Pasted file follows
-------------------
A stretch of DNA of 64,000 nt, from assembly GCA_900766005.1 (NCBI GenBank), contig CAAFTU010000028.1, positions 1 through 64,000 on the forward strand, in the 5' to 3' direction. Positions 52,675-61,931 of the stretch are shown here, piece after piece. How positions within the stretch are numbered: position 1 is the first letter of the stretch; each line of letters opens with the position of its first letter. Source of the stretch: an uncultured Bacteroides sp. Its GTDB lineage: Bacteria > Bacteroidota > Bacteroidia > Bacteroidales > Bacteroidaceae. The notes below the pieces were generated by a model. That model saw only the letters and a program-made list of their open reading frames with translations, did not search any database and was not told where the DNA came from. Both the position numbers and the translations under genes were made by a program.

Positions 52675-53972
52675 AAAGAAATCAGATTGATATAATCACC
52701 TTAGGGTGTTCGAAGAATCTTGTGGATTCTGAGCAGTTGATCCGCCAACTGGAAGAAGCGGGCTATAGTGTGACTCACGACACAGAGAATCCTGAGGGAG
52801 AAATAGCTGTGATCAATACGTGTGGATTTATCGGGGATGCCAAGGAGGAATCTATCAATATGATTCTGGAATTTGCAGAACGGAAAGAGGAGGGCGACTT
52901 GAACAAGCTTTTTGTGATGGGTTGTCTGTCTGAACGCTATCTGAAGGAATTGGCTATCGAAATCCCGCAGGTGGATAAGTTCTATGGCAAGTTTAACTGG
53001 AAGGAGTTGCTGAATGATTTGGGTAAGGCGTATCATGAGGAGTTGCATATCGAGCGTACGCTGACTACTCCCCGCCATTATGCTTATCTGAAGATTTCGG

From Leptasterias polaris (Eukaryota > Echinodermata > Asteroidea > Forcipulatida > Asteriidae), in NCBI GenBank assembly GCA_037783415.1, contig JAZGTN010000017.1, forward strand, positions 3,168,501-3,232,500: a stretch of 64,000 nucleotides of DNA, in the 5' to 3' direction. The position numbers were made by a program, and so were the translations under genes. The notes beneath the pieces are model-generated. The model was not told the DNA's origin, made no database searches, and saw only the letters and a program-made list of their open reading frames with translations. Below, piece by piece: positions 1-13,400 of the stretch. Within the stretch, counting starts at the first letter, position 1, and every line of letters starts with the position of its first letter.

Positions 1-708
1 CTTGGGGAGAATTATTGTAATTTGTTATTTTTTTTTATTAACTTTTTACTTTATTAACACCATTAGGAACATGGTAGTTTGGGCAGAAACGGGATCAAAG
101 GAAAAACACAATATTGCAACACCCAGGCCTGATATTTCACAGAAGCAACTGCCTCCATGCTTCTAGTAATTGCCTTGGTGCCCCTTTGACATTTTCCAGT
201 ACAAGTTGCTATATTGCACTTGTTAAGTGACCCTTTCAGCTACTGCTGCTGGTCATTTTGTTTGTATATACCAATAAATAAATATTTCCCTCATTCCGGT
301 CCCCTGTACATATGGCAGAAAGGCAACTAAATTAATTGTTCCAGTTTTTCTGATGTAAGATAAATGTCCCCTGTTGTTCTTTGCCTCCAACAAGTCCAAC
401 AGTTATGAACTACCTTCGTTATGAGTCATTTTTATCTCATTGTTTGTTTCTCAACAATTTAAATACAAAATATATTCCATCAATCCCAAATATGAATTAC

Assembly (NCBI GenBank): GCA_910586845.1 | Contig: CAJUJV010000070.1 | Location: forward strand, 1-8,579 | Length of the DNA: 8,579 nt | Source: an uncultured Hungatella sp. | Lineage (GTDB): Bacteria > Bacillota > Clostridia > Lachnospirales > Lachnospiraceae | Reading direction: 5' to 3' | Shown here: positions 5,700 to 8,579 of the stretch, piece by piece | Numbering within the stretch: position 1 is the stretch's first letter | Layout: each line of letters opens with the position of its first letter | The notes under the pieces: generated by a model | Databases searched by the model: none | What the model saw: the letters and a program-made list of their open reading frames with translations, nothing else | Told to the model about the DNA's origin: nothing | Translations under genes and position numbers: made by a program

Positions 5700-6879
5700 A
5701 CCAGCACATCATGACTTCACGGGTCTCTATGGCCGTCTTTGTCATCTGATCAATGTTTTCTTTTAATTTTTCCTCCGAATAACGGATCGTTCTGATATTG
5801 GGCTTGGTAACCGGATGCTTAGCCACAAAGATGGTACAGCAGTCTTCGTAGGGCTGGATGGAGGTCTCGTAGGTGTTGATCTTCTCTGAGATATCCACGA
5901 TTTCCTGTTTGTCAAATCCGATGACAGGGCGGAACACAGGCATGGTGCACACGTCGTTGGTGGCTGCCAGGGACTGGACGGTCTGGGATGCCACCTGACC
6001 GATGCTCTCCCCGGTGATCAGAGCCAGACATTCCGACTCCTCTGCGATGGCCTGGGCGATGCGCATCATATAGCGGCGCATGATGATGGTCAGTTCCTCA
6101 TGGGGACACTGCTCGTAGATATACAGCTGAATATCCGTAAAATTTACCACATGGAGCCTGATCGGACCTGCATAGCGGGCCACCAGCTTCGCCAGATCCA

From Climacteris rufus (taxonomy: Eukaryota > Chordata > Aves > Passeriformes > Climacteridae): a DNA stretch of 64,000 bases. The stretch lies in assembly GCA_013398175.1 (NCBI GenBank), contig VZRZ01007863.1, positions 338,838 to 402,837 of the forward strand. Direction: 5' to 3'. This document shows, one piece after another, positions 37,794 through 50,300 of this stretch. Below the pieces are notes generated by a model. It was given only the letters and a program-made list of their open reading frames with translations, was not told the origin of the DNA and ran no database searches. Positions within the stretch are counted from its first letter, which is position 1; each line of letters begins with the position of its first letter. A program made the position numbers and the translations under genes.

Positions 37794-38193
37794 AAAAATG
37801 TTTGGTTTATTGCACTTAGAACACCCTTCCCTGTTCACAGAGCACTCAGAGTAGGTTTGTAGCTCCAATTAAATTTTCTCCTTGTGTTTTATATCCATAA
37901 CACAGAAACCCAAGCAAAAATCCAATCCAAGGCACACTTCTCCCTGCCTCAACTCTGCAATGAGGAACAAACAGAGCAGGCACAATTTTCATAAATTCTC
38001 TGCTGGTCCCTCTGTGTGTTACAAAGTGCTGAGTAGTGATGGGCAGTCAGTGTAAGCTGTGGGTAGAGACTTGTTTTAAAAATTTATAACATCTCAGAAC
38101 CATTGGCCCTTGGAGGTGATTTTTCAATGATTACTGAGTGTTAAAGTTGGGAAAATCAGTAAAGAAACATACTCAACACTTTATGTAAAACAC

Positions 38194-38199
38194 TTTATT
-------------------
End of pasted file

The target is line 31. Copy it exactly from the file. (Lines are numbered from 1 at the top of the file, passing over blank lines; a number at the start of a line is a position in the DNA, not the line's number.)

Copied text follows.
38194 TTTATT